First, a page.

27. 27. Graduation Rate: 2008-09100% 2015 Target: 98% 90% 80% 72% 70% 61% 60% 49% 50% 40% 30% 20% 10% 0% African American Males White Males OUSD Total (All Students)Source: California Department of Education Research Files (OUSD calculations)Note: Graduation rate equals the number of graduates divided by graduates plus 27dropouts in grades 9-12.
    28. 28. Percentage of Students in All Grades Suspended Once or More, 2005-06 to 2010-1125%20% 19% 18% 17% 17% 17% 17%15% African American Males 11% White Males 10% 9% 10% 10% 10% OUSD: All Males10% 2015 Target: 5%5% or fewer 3% 3% 3% 3% 3% 2%0% 2005-06 2006-07 2007-08 2008-09 2009-10 2010-11 Source: Oakland Unified School District (OUSD) 28 Note: District average includes African American males.
    29. 29. Percentage of Students in All Grades Chronically Absent (Absent 10% of School Days or More) 2006-07 to 2010-1125% 24% 23% 23% 23% 20%20% 16% 15% 15%15% 14% 12% African American Males OUSD (All Students)10% 2015 Target: 5% or fewer5%0% 2006-07 2007-08 2008-09 2009-10 2010-11 Source: Oakland Unified School District (OUSD) 29 Note: OUSD figures include African American males.
    30. 30. Percentage of African American Male Oakland Residents Ages 10-17 Detained by Alameda County Probation Department20%18% 17.2% (954 youth) 16.2% (903 youth)16%14%12%10%8% 2015 Target: 8% or fewer6%4%2%0% 2009 2010 30 Source: Alameda County Probation Department, Census 2010
    31. 31. Examining Graduation Likelihoodhttp://urbanstrategies.org/aamai/images/docs/AAMAI_OnCourseToGraduate.pdf z:EducationExcellenceEquity FrameworkData DisaggregationData disaggregation ppt 4.17.12 rb
    32. 32. How did we measure “Graduation Likelihood”?* Academic Achievement Attendance On-Course to Graduate At-Risk Off-Course Suspensions Retention 32 *Note: indicators varied by grade level
    33. 33. African American Males and OUSD Students inGrades K-12, by Graduation Likelihood: 2010-11 African American Males All OUSD Students Off Course (K- 12) Off Course 20% (K-12) 34% On Course (K-12) 45% At Risk (K- On 12) Course 17% (K-12) 63% At Risk (K- 12) 21%33
    34. 34. Off-Course African American Male Students, by Risk Factor & School Level, 2010-11 Elementary Middle School High School (877 students) (798 students) (504 students) Chronically Absent 73% 38% 65% Suspended Once or More 33% 73% 41%** Poor Academic Performance* 28% 41% 63% Retained (Left Back) 7% 0% 18%*Below Basic ELA for Grades 2-5, F in English or Math for Grades 6-8, GPA below C for Grades 9-12**In our rubric, off-course for high school was defined as having more than one suspension. 34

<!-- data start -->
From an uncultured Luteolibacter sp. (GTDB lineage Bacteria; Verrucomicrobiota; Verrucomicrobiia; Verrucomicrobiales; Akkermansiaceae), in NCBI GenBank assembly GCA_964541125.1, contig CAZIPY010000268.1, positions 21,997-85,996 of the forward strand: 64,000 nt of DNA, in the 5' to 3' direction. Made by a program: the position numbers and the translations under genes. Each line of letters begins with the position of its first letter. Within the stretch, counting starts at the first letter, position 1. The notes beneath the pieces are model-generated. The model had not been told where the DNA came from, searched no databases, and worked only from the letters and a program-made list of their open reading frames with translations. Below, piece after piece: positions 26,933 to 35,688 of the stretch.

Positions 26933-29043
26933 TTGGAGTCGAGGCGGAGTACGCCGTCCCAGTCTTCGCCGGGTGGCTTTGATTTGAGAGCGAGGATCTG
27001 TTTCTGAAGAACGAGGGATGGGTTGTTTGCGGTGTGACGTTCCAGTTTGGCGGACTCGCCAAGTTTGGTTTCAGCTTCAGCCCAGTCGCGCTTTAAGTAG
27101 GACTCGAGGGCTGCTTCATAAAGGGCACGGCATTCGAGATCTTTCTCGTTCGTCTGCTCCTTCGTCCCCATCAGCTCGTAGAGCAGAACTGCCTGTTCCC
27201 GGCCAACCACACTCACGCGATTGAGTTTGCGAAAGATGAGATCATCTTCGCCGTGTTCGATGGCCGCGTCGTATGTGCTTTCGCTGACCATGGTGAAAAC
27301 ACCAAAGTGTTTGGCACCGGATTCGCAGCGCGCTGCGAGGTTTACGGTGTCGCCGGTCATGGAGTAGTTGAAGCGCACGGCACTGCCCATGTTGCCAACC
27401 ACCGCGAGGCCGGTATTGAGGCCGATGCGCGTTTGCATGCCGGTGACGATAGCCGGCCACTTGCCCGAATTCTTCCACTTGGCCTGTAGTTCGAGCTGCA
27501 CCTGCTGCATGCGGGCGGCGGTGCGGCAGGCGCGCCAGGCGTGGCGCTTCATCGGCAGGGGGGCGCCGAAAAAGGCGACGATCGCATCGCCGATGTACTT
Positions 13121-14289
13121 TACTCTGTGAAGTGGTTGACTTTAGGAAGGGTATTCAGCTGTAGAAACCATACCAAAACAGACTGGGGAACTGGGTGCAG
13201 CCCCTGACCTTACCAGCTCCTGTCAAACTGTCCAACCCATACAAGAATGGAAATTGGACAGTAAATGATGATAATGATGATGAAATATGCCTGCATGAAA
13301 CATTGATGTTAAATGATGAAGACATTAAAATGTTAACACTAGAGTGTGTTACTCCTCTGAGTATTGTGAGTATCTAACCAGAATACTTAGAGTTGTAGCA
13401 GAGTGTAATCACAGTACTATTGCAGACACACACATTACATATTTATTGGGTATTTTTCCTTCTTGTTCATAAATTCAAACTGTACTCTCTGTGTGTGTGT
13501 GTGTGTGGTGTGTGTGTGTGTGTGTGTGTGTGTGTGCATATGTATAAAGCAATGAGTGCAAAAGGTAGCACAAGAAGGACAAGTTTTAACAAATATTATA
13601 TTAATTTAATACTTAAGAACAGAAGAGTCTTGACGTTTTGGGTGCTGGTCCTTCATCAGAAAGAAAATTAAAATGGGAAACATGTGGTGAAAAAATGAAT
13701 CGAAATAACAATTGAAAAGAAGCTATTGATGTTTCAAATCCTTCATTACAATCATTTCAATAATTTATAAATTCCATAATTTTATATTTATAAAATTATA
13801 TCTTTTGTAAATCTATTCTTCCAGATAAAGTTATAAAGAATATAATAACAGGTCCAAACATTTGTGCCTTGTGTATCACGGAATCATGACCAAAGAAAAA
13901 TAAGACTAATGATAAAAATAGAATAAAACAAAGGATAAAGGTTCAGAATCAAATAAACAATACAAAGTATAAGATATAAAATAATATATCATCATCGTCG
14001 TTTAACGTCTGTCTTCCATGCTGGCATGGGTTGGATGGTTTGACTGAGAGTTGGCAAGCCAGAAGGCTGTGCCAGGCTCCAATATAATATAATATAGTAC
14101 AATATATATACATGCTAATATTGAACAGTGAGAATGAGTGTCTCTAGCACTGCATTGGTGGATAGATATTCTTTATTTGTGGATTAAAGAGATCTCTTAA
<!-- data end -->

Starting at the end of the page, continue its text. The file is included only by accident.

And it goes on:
35. 35. Recommendations for Supporting HSGraduation Early Warning System AAM are Engaged in Afterschool Programs School-Based Health Centers Reach AAM Healthy School Climates for AAM High- Quality, Effective Instruction for AAM35
    36. 36. Examining Chronic Absencehttp://www.urbanstrategies.org/aamai/images/docs/AAMAI_AttendanceReport.pdfz:EducationExcellenceEquity FrameworkData DisaggregationData disaggregation ppt4.17.12 rb
    37. 37. Percentage of Students in All Grades Chronically Absent: 2010-1137
    38. 38. Types of Absences – Elementary Students OUSD 2010-11 3.5 3.0 2.9 2.5Average Days Absent 2.0 Other students 1.5 AAM 1.1 1.0 0.9 0.8 0.7 0.5 0.2 0.2 0.1 0.1 0.0 0.0 avg # excused avg # days ill avg # unexcused avg # unverified avg # days absences absences absences suspended 38
    39. 39. Types of Absences – High School Students OUSD 2010-1139
    40. 40. Selected Recommendation for Reducing ChronicAbsenceData Collection & • Track attendance from start of year to intervene early • Conduct research on relationship between chronic absence and Analysis tardiness & truancy Accountability & • Adopt school and district standards Standards • Create district and school level plans for attendance improvement • Designate single administrator responsible for attendance efforts Policy & Process • Identify groups to focus on issues and interventions • Include families and students in policy review and revisionStudent, Family & •Communicate connections between attendance, achievement, and Community graduation •Problem solve with families and students40 Engagement
    41. 41. Examining Suspensionshttp://www.urbanstrategies.org/aamai/images/docs/AAMA_OUSD_SuspensionAnalysis.pdf z:EducationExcellenceEquity FrameworkData DisaggregationData disaggregation ppt 4.17.12 rb
    42. 42. Percentage Suspended Once or More by School Level OUSD 2010-1135% 33%30% African25% 22% American Males20% 18% 17% All OUSD15% Students 11%10% 9% 9% 7% 7% White Males5% 3% 2% 1%0% District Elementary Middle High 42
    43. 43. Percentage Suspended by Reason (Grade K-12) OUSD 2010-11 10% 9% 9% 8% Proportion 7% 7% of Other 6% Students Suspended 5% 4% Proportion 3% 3% of AAM 2% Population 2% 1% Suspended 1% 1% 0%43
    44. 44. Top Three Offenses:75% of suspensions of AAM  1. Disruption/defy authority (38% of suspensions of AAM);  2. Caused/attempted/ threatened injury (28% of suspensions of AAM);  3. Obscene act/ profanity/ vulgarity (9% of suspensions of AAM). 44
    45. 45. Percentage of Students Suspended, by Times Suspended, OUSD 2010-11Non-African American Students African American Boys 1% 3% 9% Not 9% Suspended Suspended Once Suspended More than Once 82% 96% 45
    46. 46. Selected Recommendations: Suspension • School- and district- • Focus interventions level targets on offenses driving • Accountability plans disparities • Expand array of interventions Accountability Offense Focus Records & Process Data • Use site discipline • Track specific committees behavior • Create district-level • Require reporting of intervention team referrals & classroom suspensions46
    47. 47. RECOMMENDATIONS FOR CITY-OUSD WORK Ensure city agencies collect and analyze data by gender and ethnicity Ensure city programs and services are responsive to needs of BMoC Leverage procurement and employment powers to create jobs, business opportunities for BMoC Support and align resources with the district’s full service community school efforts Use City-OUSD Partnership Committee as vehicle for joint work on issues such as attendance, safety to and from school, and other issues impacting achievement and success of BMoC 47
    48. 48. FOR MORE INFORMATION Oakland-Alameda County Boys and Men of Color http://www.urbanstrategies.org/bmoc/ African American Male Achievement Initiative http://www.urbanstrategies.org/programs/schools/AAM AI.php; http://thrivingstudents.org/33 Building an Educational Equity Framework http://www.urbanstrategies.org/programs/schools/docs/ Equity%20Framework%20Concept%20Paper_5.9.12final. pdf 48